Launched by Apple in 2007, the iPhone was not the first smartphone to reach the market, but it was certainly the most successful. It revolutionised the way in which we use the Internet. Owning an iPhone not only quickly became a status symbol but it also meant freedom of movement: we no longer need to be sitting at a desk in front of a monitor to surf cyberspace. We surf on the go, wherever we are, whenever we need it. Apple’s extraordinary marketing power brought us into a new era of mobile Internet, with the same customer experience or an even better one than we had used thus far. The number of mobile-broadband subscriptions in the world today is close to 2 billion, the number of smartphones surpassed 1 billion in 2012 and it is poised to double by 2015.

The ubiquity of smartphones and social media in our lives today has arguably enhanced the way in which we experience the Internet. It has made it an important political space through which we form and share opinions and organise public contestation of power. As Clay Shirky puts it: ‘As the communications landscape gets denser, more complex, and more participatory, the networked population is gaining greater access to information, more opportunities to engage in public speech, and an enhanced ability to undertake collective action.’ And, despite some recent ups and down ‘social media have become coordinating tools for nearly all of the world's political movements’

Yet this new development did not come without cost. It had two important consequences one direct and one more subtle.

The first impacted on our independence as users: to some extent we use these media and new toys, we own them, but we no longer posses them. We require our interaction with them to be as seamless as possible. We don’t want to remember how, most of the times, in fact, we want our ‘toy’ to understand our needs and assist us as quickly as possible. ‘Siri’, Apple’s renowned voice-recognition software is a perfect example of this trend: we don’t have to type anything, we don’t have to remember complicated strings of commands, we simply say: ‘Siri find me the best Italian restaurant in a mile radius from here’. And in a fraction of a second, almost magically, Siri will do it.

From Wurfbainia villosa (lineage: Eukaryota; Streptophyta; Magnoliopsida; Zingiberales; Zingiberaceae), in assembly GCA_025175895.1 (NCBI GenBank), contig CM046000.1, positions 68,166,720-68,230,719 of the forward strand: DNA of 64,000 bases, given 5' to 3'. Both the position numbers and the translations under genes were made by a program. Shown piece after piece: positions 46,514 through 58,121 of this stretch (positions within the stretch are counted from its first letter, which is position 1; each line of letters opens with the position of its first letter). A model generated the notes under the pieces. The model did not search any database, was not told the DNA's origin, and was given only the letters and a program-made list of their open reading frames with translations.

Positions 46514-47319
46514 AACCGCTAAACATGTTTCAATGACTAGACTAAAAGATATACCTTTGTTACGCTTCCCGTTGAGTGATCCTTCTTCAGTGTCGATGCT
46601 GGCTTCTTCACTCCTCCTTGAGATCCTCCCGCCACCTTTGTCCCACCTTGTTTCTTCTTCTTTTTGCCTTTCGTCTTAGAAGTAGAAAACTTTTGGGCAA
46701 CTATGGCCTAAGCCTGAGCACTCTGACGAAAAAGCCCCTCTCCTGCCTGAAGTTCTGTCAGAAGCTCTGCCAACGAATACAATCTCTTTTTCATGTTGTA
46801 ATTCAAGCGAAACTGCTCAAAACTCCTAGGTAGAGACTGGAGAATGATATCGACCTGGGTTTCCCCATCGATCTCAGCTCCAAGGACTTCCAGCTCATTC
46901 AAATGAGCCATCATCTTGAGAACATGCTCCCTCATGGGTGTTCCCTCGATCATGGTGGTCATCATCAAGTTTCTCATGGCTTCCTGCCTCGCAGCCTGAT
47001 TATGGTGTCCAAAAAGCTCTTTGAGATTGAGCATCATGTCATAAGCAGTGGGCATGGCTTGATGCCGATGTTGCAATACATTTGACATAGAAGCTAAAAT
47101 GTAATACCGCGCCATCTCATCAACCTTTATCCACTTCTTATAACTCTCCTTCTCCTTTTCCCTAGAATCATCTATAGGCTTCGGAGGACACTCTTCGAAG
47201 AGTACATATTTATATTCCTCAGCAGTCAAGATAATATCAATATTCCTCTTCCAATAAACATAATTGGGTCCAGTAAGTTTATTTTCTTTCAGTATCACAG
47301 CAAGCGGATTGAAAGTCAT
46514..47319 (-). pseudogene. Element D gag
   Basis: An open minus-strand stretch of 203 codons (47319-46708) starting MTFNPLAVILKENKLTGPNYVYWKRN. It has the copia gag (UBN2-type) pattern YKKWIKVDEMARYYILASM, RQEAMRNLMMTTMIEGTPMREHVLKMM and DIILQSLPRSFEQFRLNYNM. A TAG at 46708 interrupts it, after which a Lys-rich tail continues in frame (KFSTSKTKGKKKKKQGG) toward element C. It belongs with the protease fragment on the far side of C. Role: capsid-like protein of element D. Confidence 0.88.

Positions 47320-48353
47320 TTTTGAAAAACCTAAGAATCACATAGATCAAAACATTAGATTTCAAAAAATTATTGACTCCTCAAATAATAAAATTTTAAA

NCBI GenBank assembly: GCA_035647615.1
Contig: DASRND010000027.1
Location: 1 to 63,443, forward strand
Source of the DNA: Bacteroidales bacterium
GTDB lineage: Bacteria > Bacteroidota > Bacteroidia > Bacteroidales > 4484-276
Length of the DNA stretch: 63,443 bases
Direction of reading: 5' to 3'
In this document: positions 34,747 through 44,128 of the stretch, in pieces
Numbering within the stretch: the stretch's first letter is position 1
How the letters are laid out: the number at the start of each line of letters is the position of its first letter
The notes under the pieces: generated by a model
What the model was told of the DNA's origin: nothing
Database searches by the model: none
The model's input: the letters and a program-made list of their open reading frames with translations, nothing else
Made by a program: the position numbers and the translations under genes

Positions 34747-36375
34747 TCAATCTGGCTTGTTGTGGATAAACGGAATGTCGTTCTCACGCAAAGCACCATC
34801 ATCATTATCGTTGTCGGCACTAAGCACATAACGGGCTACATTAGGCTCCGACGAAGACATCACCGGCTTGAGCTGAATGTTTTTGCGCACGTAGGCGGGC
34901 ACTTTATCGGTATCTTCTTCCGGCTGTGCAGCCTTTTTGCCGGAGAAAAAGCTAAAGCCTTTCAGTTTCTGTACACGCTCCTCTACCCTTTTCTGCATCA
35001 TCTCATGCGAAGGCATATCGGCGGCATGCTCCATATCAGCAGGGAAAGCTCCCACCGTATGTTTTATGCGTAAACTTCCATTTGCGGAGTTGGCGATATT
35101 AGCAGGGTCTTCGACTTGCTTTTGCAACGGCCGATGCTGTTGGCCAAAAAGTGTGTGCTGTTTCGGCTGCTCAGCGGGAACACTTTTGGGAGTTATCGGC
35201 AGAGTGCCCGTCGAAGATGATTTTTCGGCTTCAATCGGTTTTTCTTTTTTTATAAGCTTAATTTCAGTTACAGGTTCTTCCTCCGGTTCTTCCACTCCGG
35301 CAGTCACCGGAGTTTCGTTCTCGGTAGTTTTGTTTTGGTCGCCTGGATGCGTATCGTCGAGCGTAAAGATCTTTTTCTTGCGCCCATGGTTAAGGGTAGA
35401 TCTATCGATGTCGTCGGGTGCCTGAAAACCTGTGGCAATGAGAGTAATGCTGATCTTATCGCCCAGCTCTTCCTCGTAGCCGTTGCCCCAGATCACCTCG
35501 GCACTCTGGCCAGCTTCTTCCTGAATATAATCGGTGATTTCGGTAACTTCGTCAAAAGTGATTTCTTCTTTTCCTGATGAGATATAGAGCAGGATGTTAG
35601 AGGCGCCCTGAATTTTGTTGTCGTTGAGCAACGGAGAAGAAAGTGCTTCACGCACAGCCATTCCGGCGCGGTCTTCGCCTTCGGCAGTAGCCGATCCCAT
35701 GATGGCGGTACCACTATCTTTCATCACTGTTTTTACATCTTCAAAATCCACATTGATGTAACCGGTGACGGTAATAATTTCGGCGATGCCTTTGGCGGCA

This kind of pain-free user experience that makes gadgets like smartphones and more recently, tablets, preferable to the old desktops or laptops, means that most of the applications we run on these devices often do it in the background.  The amount of information these cool gadgets send out - a process which is more often than not the necessary condition for reaping most of the benefits associated with smartphones and social media - are way beyond the grasp of the average user. We use these advanced tools every day, all the time, but, most of us, struggle (or worse: don’t care?) to understand how all of it works, or what is going on. And after all, why should we? The average user needs only to be certain that his phone is always able to deliver the service requested as quickly as possible, that is, find the quickest route to the cinema, or quickly post the latest picture on Facebook. How the phone achieves such a technological feat is a matter of a surely completely uninteresting mix of sophisticated mechanics and complex algorithms.

The surveillance state

The second consequence was indeed more subtle and radically changed our relationship with governmental power.

The technological progress of the past decades has not been only about improved user-experience, but it has also created a windfall of new opportunities to gain unprecedented access to an increasingly large wealth of data exchanged constantly through a growingly complex communication galaxy. The main beneficiaries of these newfound opportunities are governments and big corporations.

Using powerful computers and software (and thanks to the cooperation provided by private Internet-service companies), many governments worldwide can nowadays easily (and simultaneously) scan and make sense of Web traffic; telephone conversations, email texts; video and images exchanged by users. Progressively, especially after the 2001 terrorist attack in New York and Washington, many governments of countries have introduced numerous new laws or tweaked existing ones to give themselves some legal basis to access these newly acquired powers. From this perspective, technology seems to have become the essential infrastructure of emerging and more elaborate variants of the notorious Oceania, the fictional surveillance state depicted by George Orwell in his 1949 dystopic novel Nineteen Eighty-Four.

Cutting-edge cases are plentiful in so called authoritarian regimes, but well-established democracies unfortunately are not immune from this trend. The Snowden files are, in this respect, quite revealing of the shifting role of communication technologies in democratic societies. According to Edward Snowden’s on-going revelations, Obama’s America, more than others, seems to have become the 800 pound gorilla in the room: the world’s most important democratic power has taken one or two steps too far towards blurring further the line that marks the difference between authoritarian power and democracy.

Evidences show that American Intelligence agents are using hackers’ tools to infect users’ machines and acquire the information they need. Reportedly the NSA has used specifically designed malware software to infect more than 50,000 computer networks worldwide to steal sensitive information.